## _Limitations_ At the time of writing this article, the named tensor functionality is in experimental mode and maybe subjected to many changes. However, one of the biggest current limitations of named tensors is that they don’t fully support the [Autograd](/pytorch-autograd-understanding-the-heart-of-pytorchs-magic-2686cd94ec95) engine. Although the gradient computations for named tensors is perfectly same but the autograd engine completely ignores the name and along with it, the additional security they provide. ## **Quantization** PyTorch 1.3 now supports Quantization of tensors. This is something Tensorflow already supports and was much awaited in PyTorch. Quantization is a fairly simple yet elaborate concept. I will try to write about them in brief with a high level of abstraction here by answering the three questions — What, Why and How. **What is Quantization?** Quantization is the technique of performing operations in a low-precision format or converting high precision data formats to low precision data formats. This is done for example by treating a 32-bit floating point format as an 8-bit fixed point format. If interested, you might read about the [fixed-point](https://en.wikipedia.org/wiki/Fixed-point_arithmetic) and [floating-point arithmetic](https://en.wikipedia.org/wiki/Floating-point_arithmetic) and their related complexities to better understand the need of Quantization. **Why** **Quantization?** The whole purpose of pursuing research and creating neural network models is to deploy them and make them available for the public good. While the model training need only grows proportionally to the number of researchers and machine learning practitioners, the need for mode inference grows proportional to the number of consumers. To allow more and better access to the end users, the representation of the models deployed for inference needs to be much more compact than their representation while training. Another thing to keep in mind is that backpropagation needs high precision representations for the model weights and biases. However, during inference, the models are much more robust and do not require high precision representation. Thus, [a model of size 113.9MB in 32 bit floating point representation can be quantized as int8 to be of size 76.8MB.](https://pytorch.org/tutorials/advanced/dynamic_quantization_tutorial.html#test-dynamic-quantization) **How to use Quantization in PyTorch v1.3?** Quoting the official PyTorch documentation: > PyTorch supports INT8 quantization compared to typical FP32 models allowing for a 4x reduction in the model size and a 4x reduction in memory bandwidth requirements. Hardware support for INT8 computations is typically 2 to 4 times faster compared to FP32 compute. For Quantization, PyTorch introduced three new data types as follows: * `torch.quint8` — 8-bit unsigned integer. * `torch.qint8` — 8-bit signed integer. * `torch.qint32` — 32-bit signed integer. PyTorch now offers three kinds of quantization methods for models: 1. **Post Training Dynamic Quantization** — Quantize weights ahead of time but dynamically quantize the network activations at runtime. It is done as follows: `torch.quantization.quantize_dynamic(model, dtype=torch.qint8)` 2. **Post Training Static Quantization** — Quantize both weights and activation bias and scale factors ahead of time. This is done by calling a calibration function. For more details refer the original [documentation.](https://pytorch.org/docs/master/quantization.html#torch.quantization.quantize_dynamic) 3. **Quantization Aware Training** — In this model is trained on FP32 representation but is then quantized to a lower precision precision representation like INT8\. This is used in the rare cases where normal quantization can not provide accurate results. Thus, we get down to training the model with quantized values. Another thing to notice is that PyTorch support Quantization from ground up. This means, we can also quantize tensors with the following equation (very intuitive) and code: ![ What's new in PyTorch 1.3](https://miro.medium.com/max/887/1*5lAWsBs3S4_KSKrN7XaiIg.png " What's new in PyTorch 1.3") <figcaption class="au ei nu nv hv dn dl dm nw nx ap cu">This equation is used for the int representation of the quantized tensor that can be accessed using `t.int_repr()`</figcaption>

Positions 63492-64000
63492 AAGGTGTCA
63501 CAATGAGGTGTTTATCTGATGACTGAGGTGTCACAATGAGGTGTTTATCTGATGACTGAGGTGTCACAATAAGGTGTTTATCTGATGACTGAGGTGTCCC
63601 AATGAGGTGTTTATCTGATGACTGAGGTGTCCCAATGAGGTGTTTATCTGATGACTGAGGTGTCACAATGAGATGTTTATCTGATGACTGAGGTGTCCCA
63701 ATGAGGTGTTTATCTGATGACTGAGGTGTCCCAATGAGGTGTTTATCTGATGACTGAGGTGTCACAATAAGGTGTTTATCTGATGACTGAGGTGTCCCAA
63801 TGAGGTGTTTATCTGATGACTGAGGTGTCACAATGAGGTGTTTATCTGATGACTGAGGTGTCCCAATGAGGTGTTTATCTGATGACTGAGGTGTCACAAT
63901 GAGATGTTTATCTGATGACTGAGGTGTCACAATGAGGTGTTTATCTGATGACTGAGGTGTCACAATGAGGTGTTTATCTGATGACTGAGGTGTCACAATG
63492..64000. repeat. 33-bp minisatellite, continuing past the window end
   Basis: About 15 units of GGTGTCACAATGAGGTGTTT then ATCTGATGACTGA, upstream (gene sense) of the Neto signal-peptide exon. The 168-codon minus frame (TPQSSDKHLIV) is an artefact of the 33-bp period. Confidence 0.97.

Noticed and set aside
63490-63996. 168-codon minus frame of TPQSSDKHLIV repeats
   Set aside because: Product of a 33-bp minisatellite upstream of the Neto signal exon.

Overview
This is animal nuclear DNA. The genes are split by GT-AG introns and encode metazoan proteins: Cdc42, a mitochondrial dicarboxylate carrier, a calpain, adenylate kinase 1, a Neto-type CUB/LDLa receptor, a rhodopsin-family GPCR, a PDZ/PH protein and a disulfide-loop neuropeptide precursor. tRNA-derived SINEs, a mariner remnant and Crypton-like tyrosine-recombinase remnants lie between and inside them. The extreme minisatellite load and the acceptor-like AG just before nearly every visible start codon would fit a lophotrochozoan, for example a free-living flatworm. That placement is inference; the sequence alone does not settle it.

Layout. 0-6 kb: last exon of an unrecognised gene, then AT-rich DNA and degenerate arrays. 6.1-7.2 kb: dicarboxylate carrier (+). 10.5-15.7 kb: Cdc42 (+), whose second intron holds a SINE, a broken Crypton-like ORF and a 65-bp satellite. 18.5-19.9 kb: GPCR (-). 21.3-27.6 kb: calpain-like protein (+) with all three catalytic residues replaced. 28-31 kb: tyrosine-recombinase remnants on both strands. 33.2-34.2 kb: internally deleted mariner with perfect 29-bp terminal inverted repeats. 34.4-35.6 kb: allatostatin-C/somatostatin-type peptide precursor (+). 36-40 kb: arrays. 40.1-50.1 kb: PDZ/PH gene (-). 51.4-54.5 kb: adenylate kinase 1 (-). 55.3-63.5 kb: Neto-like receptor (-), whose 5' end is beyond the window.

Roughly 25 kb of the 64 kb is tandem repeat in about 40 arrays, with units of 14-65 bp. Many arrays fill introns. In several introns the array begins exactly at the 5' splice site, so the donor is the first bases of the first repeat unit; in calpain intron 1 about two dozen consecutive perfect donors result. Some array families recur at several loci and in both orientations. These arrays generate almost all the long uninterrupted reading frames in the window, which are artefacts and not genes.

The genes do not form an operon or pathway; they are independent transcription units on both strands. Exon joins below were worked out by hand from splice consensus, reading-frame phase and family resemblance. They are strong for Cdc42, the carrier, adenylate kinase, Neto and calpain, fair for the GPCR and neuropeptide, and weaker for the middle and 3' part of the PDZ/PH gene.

t = torch.tensor([1.111111111]) t_q = torch.quantize_per_tensor(t, 0.1, 10, torch.quint8) #output: tensor(, dtype=torch.uint8) print(t_q.int_repr()) #output: tensor([1.1000], size=(1,), dtype=torch.quint8, quantization_scheme=torch.per_tensor_affine, scale=0.1, zero_point=10) print(t_q)
[Here](https://pytorch.org/docs/master/quantization.html#quantized-torch-tensor-operations) is the list of all supported operations on quantized tensors. ## Mobile Support The natural purpose of allowing quantization is shipping PyTorch models on performance critical mobile phones (and other devices). They have implemented an end-to-end PyTorch API for both Android and iOS. This will have a great impact on reducing inference latency and user privacy. However, PyTorch mobile is currently in an early experimental stage where it has several limitations. For example, the current version only supports forward propagation (inference) and no backward operations are supported. You can access the hello world tutorials for both [iOS](https://pytorch.org/mobile/ios/) and [Android](https://pytorch.org/mobile/android/) on the official PyTorch website. ## More updates Apart from these three major updates, PyTorch v1.3 has implemented several other changes and bug fixes. You can view the list of all the changes on the official PyTorch [Github repository](https://github.com/pytorch/pytorch/releases). Some of these features are: * TPU support for PyTorch on Google Cloud. Here’s a [Github repo](https://github.com/pytorch/xla/tree/master/contrib/colab) showing how to use TPUs with PyTorch. * Extended support for TensorBoard: 3D Mesh and Hyperparameter * Major updates to the torchscript (mostly for mobile phones) * Performance improvements in `torch.nn`, `torch.nn.functional`, Autograd engine and more. Additionally, if you want to port your code from a previous version of PyTorch to PyTorch v1.3, you need to take of care features which might cause errors or unintended behavior. Some of these features are (I am directly quoting these changes from the previously mentioned release notes): 1. Data Type promotion: For example, `torch.tensor(5) + 1.5` outputs a tensor with value 6.5\. In earlier versions, the output would’ve been 6. 2. Data Type promotion for in-place operators: For example, consider the following code: `a = torch.tensor(0); a.add_(0.5)` in earlier versions, this would’ve given a tensor with value 1 as the output. But as of now, PyTorch no more support in-place operations with a lower datatype hence the above piece of code outputs an error. 3. torch.flatten: Output of `torch.flatten(torch.tensor(0))` is `tensor()` compared to `tensor(0)` earlier. Rather than returning a 0D tensor, it now returns a 1D tensor. 4. `nn.functional.affine_grid`: when align_corners = True, changed the behavior of 2D affine transforms on 1D data and 3D affine transforms on 2D data (i.e., when one of the spatial dimensions has unit size). Previously, all grid points along a unit dimension were considered arbitrarily to be at -1, now they are considered to be at 0 (the center of the input image). 5. torch.gels: removed deprecated operator, use `torch.lstsq` instead. 6. `utils.data.DataLoader` made a number of Iterator attributes private (e.g. num_workers, pin_memory). 7. [Additional changes in pyTorch for C++](https://github.com/pytorch/pytorch/releases)..